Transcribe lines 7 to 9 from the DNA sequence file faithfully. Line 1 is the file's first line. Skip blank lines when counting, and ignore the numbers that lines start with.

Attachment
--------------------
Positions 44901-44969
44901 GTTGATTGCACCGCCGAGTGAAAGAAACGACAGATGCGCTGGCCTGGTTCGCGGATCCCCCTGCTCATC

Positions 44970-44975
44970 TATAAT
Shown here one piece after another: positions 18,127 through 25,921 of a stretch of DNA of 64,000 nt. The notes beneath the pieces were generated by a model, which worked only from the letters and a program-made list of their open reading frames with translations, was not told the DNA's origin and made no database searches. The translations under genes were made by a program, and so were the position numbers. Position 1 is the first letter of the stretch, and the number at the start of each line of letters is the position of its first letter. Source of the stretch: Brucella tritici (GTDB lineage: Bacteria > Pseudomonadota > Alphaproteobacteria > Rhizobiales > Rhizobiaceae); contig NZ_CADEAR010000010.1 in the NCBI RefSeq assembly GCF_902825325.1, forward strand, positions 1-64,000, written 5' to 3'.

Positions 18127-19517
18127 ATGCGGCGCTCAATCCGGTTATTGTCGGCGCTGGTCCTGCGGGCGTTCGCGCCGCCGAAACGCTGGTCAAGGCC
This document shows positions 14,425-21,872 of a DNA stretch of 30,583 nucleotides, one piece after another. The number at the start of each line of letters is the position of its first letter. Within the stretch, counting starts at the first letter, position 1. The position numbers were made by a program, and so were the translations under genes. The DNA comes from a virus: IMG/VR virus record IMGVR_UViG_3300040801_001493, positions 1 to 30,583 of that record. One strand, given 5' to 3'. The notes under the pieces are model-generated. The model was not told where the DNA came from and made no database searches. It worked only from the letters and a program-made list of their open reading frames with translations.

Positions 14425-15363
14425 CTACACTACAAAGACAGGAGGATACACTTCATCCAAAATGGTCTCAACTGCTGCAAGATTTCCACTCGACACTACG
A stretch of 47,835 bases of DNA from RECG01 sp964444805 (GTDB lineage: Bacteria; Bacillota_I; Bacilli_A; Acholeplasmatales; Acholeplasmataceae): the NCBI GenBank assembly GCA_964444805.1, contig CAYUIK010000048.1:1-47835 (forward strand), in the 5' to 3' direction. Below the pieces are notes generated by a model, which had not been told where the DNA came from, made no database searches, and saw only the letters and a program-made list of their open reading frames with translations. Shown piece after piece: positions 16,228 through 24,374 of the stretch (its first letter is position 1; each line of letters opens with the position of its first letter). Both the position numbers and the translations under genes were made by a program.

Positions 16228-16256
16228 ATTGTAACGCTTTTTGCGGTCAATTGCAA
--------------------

18127 ATGCGGCGCTCAATCCGGTTATTGTCGGCGCTGGTCCTGCGGGCGTTCGCGCCGCCGAAACGCTGGTCAAGGCC
This document shows positions 14,425-21,872 of a DNA stretch of 30,583 nucleotides, one piece after another. The number at the start of each line of letters is the position of its first letter. Within the stretch, counting starts at the first letter, position 1. The position numbers were made by a program, and so were the translations under genes. The DNA comes from a virus: IMG/VR virus record IMGVR_UViG_3300040801_001493, positions 1 to 30,583 of that record. One strand, given 5' to 3'. The notes under the pieces are model-generated. The model was not told where the DNA came from and made no database searches. It worked only from the letters and a program-made list of their open reading frames with translations.

Positions 14425-15363